California’s Criminal Justice Reform Is a Long Way From the Days of Proposition 47

California’s Criminal Justice Reform Is a Long Way From the Days of Proposition 47

Editorial: Corporations keep trying to throw out progressive California laws. Do we need reforms?

Criminal justice reform has come a long way from the days when we were promised to be “the most progressive state in America.” The fact that we’re “the most progressive state” really means we have far too many laws and far too little justice.

Proposition 47 was passed by a two-thirds vote in the state Senate but was vetoed by Governor Jerry Brown (D). Proposition 47 was intended to punish the worst of the worst of criminals by reducing their punishment for a felony. But rather than protecting the rights of law-abiding gun owners, it was a way for California’s political establishment to undermine what should be an independent system of justice. Proposition 47 effectively eliminated the “three strikes” law, a system that helped reduce recidivism by sending people to prison only once they had been convicted of three felonies.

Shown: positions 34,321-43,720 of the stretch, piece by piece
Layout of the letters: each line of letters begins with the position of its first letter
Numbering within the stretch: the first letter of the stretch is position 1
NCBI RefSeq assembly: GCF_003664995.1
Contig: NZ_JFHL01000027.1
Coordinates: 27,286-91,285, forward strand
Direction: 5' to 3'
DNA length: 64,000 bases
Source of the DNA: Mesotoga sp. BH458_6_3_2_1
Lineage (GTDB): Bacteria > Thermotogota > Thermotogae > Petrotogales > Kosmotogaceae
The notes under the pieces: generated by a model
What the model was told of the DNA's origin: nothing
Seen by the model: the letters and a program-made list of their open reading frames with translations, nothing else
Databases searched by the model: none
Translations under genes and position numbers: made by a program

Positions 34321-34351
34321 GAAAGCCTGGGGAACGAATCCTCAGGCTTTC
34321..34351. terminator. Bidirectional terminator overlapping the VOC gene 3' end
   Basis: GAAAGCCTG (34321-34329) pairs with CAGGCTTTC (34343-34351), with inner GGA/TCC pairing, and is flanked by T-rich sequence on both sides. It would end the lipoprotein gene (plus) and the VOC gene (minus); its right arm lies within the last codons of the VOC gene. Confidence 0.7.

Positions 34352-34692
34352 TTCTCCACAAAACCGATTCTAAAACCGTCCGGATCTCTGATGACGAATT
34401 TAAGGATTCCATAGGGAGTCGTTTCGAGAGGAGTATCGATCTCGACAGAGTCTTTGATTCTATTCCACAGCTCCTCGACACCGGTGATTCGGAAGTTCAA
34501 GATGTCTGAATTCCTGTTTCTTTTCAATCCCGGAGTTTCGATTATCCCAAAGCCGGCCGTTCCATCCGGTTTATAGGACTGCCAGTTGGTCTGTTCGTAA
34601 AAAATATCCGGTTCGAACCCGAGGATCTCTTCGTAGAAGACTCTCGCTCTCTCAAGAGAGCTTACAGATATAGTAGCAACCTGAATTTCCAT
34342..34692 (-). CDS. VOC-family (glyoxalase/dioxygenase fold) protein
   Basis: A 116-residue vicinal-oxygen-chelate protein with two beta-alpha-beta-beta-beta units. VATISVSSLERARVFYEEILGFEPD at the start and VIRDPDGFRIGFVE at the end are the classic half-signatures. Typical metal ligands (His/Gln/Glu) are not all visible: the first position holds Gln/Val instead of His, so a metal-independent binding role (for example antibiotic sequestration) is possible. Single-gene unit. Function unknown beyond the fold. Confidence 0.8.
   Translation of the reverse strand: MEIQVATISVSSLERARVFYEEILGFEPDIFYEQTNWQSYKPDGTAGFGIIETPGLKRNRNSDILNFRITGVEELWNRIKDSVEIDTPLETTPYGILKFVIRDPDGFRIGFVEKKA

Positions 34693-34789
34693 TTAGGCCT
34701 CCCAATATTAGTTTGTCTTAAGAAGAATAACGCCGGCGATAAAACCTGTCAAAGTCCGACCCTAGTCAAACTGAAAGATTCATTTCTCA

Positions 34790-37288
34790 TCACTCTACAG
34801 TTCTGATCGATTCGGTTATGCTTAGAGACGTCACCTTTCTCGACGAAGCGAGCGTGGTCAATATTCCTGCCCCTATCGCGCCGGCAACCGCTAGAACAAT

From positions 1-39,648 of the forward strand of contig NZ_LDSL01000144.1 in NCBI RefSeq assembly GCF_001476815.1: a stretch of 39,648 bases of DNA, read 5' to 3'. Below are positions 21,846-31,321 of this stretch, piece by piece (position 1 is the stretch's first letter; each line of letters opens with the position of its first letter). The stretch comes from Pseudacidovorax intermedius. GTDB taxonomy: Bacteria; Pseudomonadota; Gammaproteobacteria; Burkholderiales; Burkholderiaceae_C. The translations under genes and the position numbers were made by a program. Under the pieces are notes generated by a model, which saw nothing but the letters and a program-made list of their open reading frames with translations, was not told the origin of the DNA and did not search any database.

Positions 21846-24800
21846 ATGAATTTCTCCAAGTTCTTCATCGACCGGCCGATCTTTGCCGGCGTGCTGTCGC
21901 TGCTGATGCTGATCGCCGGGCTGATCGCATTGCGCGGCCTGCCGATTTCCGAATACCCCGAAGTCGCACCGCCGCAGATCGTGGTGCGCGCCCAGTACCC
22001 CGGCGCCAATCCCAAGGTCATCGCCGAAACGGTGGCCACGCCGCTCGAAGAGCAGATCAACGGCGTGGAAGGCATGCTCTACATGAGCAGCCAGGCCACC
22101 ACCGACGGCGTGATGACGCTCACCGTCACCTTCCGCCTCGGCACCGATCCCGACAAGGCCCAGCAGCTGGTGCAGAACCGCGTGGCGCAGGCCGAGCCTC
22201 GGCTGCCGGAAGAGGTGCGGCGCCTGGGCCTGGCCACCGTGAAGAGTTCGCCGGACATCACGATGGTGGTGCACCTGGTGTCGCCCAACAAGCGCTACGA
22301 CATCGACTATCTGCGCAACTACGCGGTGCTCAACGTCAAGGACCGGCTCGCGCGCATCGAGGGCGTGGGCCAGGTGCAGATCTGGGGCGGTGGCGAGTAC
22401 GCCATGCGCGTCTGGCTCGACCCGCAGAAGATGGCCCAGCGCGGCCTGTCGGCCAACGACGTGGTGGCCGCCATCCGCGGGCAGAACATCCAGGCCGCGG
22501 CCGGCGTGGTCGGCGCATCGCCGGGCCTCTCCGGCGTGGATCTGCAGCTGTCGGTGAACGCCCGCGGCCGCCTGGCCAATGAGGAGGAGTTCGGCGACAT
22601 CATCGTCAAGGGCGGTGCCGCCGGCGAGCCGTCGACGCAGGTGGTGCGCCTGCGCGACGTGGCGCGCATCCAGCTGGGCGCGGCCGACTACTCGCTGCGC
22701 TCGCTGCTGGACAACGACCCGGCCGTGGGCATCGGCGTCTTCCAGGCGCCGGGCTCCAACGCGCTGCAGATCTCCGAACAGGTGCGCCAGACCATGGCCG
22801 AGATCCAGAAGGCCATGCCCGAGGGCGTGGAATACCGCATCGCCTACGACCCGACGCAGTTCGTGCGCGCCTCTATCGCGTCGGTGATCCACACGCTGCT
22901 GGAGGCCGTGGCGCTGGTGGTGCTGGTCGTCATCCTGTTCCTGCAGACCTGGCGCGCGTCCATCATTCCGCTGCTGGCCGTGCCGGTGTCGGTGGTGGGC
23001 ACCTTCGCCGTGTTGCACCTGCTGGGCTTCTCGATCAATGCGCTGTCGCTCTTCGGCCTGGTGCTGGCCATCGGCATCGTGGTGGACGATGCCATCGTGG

Another law that helped reduce recidivism was Proposition 66, which mandated three years’ informal probation following a felony conviction for people with good prospects of earning gainful employment.

In 2018, California passed Assembly Bill 589 and Assembly Bill 590, AB5, which set an important precedent for the future of the criminal justice system in California. AB5 and AB590 eliminated the three strike law and mandated that all felony drug possession cases be prosecuted by the prosecuting agency rather than by district attorneys’ offices. These laws also set sentencing standards for judges, ensuring they can consider the individual and societal factors that play into a defendant’s crime.

These changes will increase the likelihood that people convicted of selling small amounts of illegal drugs will be re-sentenced to time in county jail or community supervision, rather than serving a lengthy prison sentence. People convicted of possessing drugs may be sent to state prison, which is much less effective than a local jail sentence, and they may be able to serve their sentence while waiting for a drug treatment program.

AB5 and AB590 will allow judges to sentence people to up to two years in state prison for a minor drug crime. AB5 and AB

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